The Obamas promote Gulf tourism with daughter Sasha, here looking at dolphins on Aug 15 in Florida. Photo: Mark Wallheiser, Getty Images This afternoon, National Incident Commander, the retired US Coast Guard Admiral Thad Allen issued a formal statement on the status of the much-anticipated relief well: "After extensive consultation between BP engineers and the federal science team, as well as reviewing data collected from measurements I authorized Friday, the Development Driller III today began the final steps towards the completion of the relief well that will intercept the Macondo 252 welland perform the bottom kill procedure. This accelerated progress was possible after several discussions between BP and the federal scientists and engineers, leading to the installation of a lock-down device over the weekend, which resulted in the necessary conditions to commence the finalization of the relief well. I will continue to provide updates on the progress of the relief well, the final step that will ensure the well is fully and finally killed, as necessary."
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BP resumed drilling on the well this afternoon after a month-long delay, spurred on by tropical storm conditions and later the presence of sediment in the annulus. The latter resulted in a lengthy "fishing expedition" before the failed blowout preventer was replaced a little over a week ago. Today's news comes as the US federal government comes under increasing pressure to account for the amount of subsea oil currently being studied by academic groups such as at the University of Georgia. Admiral Allen has made it abundantly clear in recent media conferences that his team along with NOAA and the EPA is keyed into the academic studies, and every effort is being made to be in concert with scientists, academicians and parish presidents to determine "how clean is clean."
-http://www.examiner.com/environmental-news-in-new-orleans/well-intercept-imminent-butdiscussion-about-gulf-seafood-safety-subsea-hydrocarbons-remains

Well intercept imminent but discussion about Gulf seafood safety, subsea hydrocarbons remains
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September 15th, 2010 1:56 pm CT

Back on Aug. 4 in Chalmette, LA, BP sends out a claims processing unit. Many more claims will come. Photo: Chris Graythen, Getty Images From Kenner, Louisiana today Admiral Thad Allen stood along with Jane Lubchenco, NOAA administrator as well as representatives of the seafood industry and numerous academic groups such as from Tulane and University of South Florida. So it was no surprise that before Allen talked about the interception of the Macondo well, he said that "seafood safety has loomed large... [but the Gulf seafood is the] most tested and safest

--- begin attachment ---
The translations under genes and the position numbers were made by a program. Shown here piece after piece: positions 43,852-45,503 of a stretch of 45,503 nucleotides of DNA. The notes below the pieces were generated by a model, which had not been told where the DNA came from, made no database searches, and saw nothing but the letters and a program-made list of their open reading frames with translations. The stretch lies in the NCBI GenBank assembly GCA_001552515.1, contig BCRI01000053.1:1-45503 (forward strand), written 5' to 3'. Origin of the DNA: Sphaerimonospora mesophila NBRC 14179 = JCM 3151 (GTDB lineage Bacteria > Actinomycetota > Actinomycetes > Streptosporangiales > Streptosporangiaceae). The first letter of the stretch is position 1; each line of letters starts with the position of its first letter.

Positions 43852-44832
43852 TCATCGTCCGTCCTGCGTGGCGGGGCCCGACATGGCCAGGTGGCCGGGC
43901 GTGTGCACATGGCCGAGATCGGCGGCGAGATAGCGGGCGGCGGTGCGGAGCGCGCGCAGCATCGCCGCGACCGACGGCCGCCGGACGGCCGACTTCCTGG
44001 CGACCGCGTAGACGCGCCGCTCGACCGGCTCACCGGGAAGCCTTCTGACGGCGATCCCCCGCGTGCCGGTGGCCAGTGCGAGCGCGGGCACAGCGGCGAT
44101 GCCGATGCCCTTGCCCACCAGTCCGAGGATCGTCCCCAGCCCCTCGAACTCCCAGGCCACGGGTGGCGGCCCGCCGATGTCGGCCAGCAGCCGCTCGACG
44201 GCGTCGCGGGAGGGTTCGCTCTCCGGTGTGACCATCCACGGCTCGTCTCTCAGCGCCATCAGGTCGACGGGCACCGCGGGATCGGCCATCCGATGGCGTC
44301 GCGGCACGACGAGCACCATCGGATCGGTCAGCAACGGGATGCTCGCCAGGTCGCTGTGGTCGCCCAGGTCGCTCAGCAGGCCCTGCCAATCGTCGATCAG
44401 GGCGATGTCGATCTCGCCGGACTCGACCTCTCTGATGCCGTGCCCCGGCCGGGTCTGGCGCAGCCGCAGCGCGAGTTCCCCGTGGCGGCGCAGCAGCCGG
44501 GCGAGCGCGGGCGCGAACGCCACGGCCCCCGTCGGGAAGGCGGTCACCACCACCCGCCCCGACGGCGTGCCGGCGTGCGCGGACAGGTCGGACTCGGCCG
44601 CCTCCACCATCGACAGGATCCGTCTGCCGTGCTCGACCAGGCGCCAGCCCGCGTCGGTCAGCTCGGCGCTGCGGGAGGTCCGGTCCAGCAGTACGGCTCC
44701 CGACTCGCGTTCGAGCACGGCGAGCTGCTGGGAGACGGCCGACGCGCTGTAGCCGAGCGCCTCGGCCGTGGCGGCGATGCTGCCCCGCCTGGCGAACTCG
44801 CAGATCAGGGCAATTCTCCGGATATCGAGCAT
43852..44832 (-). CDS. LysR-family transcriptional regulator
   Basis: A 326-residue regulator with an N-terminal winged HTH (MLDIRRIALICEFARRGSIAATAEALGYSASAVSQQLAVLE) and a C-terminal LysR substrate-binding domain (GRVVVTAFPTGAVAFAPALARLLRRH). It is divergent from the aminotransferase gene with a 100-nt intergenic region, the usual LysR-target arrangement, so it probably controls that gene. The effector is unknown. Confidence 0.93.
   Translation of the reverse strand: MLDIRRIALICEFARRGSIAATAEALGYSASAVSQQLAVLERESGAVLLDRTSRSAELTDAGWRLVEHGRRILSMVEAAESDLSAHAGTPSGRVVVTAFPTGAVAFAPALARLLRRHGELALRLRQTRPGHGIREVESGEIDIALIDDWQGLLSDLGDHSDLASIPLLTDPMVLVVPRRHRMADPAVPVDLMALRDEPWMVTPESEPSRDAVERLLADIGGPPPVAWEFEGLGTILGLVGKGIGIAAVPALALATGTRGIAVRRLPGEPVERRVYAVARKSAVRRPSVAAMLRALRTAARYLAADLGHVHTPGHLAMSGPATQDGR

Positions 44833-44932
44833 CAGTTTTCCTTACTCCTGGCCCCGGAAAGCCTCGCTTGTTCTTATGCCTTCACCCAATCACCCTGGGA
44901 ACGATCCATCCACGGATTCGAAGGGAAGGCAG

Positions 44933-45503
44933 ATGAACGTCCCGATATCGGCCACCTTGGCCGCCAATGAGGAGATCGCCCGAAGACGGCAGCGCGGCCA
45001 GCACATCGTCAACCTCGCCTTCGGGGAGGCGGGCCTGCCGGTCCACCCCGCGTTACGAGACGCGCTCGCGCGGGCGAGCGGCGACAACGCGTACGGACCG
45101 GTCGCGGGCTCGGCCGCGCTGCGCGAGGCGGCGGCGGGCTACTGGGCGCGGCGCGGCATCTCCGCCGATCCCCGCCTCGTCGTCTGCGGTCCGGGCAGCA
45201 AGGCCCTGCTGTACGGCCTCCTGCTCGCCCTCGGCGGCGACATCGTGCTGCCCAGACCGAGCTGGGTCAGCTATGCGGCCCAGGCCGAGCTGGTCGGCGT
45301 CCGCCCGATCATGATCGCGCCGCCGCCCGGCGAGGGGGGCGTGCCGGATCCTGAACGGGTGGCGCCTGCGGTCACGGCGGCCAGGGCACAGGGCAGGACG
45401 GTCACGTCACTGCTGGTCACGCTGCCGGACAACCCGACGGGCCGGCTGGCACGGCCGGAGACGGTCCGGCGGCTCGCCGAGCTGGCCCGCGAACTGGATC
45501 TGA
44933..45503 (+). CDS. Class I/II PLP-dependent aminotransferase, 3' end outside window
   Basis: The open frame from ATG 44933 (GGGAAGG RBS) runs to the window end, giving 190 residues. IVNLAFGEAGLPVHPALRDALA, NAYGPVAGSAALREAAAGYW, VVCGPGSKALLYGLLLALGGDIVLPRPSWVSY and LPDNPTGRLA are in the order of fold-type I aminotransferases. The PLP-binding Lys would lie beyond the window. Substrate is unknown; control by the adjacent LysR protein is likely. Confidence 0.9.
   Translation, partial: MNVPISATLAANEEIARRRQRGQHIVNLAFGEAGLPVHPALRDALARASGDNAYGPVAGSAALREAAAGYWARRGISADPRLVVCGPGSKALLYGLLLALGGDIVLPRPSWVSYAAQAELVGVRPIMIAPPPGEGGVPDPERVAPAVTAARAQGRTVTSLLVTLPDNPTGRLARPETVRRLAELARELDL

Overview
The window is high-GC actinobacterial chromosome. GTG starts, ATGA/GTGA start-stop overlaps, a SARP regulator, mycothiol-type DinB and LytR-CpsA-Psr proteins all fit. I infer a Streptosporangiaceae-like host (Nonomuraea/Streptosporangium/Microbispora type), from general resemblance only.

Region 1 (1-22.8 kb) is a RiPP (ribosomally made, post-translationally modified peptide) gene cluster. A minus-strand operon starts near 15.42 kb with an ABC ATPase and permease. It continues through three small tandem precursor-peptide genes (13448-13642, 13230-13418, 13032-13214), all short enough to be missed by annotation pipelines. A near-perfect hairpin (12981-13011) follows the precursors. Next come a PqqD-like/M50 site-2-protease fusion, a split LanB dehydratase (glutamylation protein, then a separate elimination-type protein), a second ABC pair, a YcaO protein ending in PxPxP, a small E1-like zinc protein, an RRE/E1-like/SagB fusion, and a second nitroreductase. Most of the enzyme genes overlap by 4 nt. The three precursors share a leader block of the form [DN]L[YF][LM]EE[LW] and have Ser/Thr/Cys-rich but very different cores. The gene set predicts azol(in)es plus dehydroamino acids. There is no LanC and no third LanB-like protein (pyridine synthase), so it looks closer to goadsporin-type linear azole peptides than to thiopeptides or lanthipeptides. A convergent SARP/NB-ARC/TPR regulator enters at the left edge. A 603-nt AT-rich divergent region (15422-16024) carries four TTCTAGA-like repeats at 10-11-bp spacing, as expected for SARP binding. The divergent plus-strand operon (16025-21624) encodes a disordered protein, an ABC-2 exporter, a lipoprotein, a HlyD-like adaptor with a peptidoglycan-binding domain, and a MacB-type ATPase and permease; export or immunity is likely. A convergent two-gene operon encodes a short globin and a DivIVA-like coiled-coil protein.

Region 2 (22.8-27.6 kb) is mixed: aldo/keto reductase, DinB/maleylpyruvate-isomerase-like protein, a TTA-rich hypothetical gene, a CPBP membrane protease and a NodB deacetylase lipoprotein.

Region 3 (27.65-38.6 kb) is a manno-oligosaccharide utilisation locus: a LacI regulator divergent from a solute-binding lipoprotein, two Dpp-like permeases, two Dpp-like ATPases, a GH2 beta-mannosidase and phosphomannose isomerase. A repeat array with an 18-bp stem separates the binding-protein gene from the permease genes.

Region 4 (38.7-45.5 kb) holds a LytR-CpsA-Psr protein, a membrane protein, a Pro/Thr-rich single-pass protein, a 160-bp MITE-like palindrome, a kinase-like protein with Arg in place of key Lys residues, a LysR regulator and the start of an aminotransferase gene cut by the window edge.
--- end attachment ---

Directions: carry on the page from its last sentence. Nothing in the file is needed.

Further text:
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seafood in the world, and the rest of the world needs to know that«You should have no qualms about [this] seafood." Allen's comments counter what some locals along the Gulf including up through Alabama have been concerned about, but again, the official word is the seafood is safe to eat. Lubchenco said that presently 16-1/2 percent of the Gulf remains closed to fishing. "So we are making good progress, sampling [the seafood] very carefully«making sure it¶s safe to reopen and seafood is free of contaminents." As for the final cap to this story, Allen said: ³We started the final drilling process to close in on Macondo well. We had several segments [to this process] starting with the static kill. We've done a number of tests, removed the blowout preventer ...And it has been shipped to «a facility in New Orleans," where it's under supervision from the Department of Justice and other officials, said Allen. ³Four days from now it could be all done,´ Allen said, adding that "We¶re within a 96-hr window of killing the well´ from the bottom. He said that Development Driller III will begin its last drilling leg into the annulus, into the drill pipe and a well intercept from the relief well into the Macondo well is expected over the next 24 hours. "We don't know whether hydrocarbons are in the annulus or not," he added. "[But] today will give us a lot of information." His engineers are checking pressure changes regarding the mud going in and out and monitoring the situation closely, of course. They continue to notify their "senior leadership" as they go forward, Allen said. Then he turned to the widely publicized subject this week of subsea hydrocarbons. The recent reports coming out of the University of Georgia, as documented here, have obviously only fueled the debate. Nonetheless, Allen is a staunch defender of the Deepwater Horizon Response effort: ³From the start we have known this has been the largest oil spill in US history and we know impacts have been far reaching«[We have] concerns about how much [oil is underneath the surface, and how many]«hydrocarbons [exist]." Ongoing efforts between the unified commands in New Orleans under Admiral Paul Zukunft, Allen, NOAA and others are still looking at "the art of the possible" in regard to subsea hydrocarbons, the admiral said.